Cardi B shows she is no one-hit wonder with stunning debut album that doesn’t disappoint
Rapper’s new release, Invasion of Privacy, showcases her flair and personality, with multiple producers and stars in their own right like Meek Mill, Offset and SZA lending a hand
It’s Cardi B’s world we’re living in. Invasion of Privacy, the debut album of the emcee born Belcalis Almanzar, has arrived.
She is finally coming out with a full-length official major-label product – she is previously released multiple mixtapes – to take advantage of the massive success of her 2017 summer-dominating single Bodak Yello.
In the standard flash-in-the-pan narrative, this is supposed to be when Cardi B is exposed as a one- (or two-) hit wonder, with last year’s viral sensation’s a last gasp at relevancy.
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But Invasion of Privacy shows the opposite. The album opens with the sounds of sirens and the ominous battle rap Get Up 10, an intense, unrelenting statement of purpose that takes a page out of the playbook of Dreams & Nightmares, the signature track by Philadelphia rapper Meek Mill (whom Cardi B toured with last year).
Get Up immediately establishes that Bodak and its successor Bartier Cardi weren’t flukes. It sets the table for a disciplined 13-song album that never grows flaccid or dull and always keeps the rapper’s enormously engaging personality and flair for language on display, with rags-to-riches boasts such as: “Went from making tuna sandwiches to making the news / Started speaking my minds and tripled my views / Real b****, only thing fake is the boobs.”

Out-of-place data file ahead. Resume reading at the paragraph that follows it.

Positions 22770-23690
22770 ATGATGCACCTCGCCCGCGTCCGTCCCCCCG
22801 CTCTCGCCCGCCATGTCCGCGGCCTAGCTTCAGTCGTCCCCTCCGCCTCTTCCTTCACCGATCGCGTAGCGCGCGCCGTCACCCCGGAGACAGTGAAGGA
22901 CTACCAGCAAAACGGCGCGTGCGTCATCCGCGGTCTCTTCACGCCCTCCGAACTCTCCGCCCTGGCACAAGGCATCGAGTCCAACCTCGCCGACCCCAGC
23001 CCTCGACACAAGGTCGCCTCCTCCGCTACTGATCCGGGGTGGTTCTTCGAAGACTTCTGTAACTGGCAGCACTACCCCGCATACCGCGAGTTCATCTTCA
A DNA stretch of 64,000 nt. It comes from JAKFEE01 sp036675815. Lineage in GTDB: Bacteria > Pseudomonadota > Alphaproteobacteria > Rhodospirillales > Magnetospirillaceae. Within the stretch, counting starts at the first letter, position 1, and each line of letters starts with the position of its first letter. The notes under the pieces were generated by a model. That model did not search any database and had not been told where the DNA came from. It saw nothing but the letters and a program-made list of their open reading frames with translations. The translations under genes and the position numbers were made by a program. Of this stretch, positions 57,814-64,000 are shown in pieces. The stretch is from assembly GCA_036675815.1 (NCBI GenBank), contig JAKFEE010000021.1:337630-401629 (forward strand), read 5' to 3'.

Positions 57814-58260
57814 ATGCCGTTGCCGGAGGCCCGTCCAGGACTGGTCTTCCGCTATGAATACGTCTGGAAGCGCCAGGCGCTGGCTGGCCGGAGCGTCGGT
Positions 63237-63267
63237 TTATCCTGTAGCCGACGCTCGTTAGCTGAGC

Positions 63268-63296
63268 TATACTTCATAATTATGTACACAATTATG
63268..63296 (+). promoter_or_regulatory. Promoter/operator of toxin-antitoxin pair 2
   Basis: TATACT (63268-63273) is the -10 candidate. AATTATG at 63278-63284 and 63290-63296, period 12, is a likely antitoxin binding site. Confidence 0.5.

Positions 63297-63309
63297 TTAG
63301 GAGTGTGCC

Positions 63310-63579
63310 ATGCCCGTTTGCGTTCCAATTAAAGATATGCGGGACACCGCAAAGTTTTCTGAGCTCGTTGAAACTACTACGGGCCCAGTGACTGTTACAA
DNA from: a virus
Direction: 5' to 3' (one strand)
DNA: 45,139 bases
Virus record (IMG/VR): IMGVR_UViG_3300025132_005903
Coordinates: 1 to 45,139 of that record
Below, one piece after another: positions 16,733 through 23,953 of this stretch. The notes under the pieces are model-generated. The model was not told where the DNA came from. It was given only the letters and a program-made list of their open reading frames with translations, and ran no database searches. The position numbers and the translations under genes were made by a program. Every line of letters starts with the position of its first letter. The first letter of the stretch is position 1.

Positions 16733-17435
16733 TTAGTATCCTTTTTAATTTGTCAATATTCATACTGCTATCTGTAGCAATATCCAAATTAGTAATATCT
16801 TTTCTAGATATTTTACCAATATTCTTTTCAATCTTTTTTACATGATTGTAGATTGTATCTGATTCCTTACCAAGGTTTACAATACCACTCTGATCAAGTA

Privacy is packed with featured guests, and Cardi occasionally risks taking a back seat on her own album, particularly on Drip, which features her fiancé, Kiari “Offset” Cephus, as well as his fellow rappers in the Georgia trio Migos.
The presence of multiple producers and stars in their own right on Privacy, though, also allows Cardi to showcase her versatility, whether slowing the pace as she lets her man know she is well aware of his transgressions in Be Careful and Thru Your Phone, or extolling the power of positive thinking with Chance the Rapper on Best Life.
As Privacy comes to a close, she exerts her independence on I Do, a collaboration with SZA, the North Jersey alt-R&B songwriter who was another of 2017’s breakout acts.
After announcing that she is “so good, I scream my own name during sex”, the rapper has a last word for the haters who expected her time on centre stage to be up by now: “They said that by now I’d be finished, hard to tell / My little 15 minutes lasting long as hell.”
Indeed they are, with no indication of stopping.
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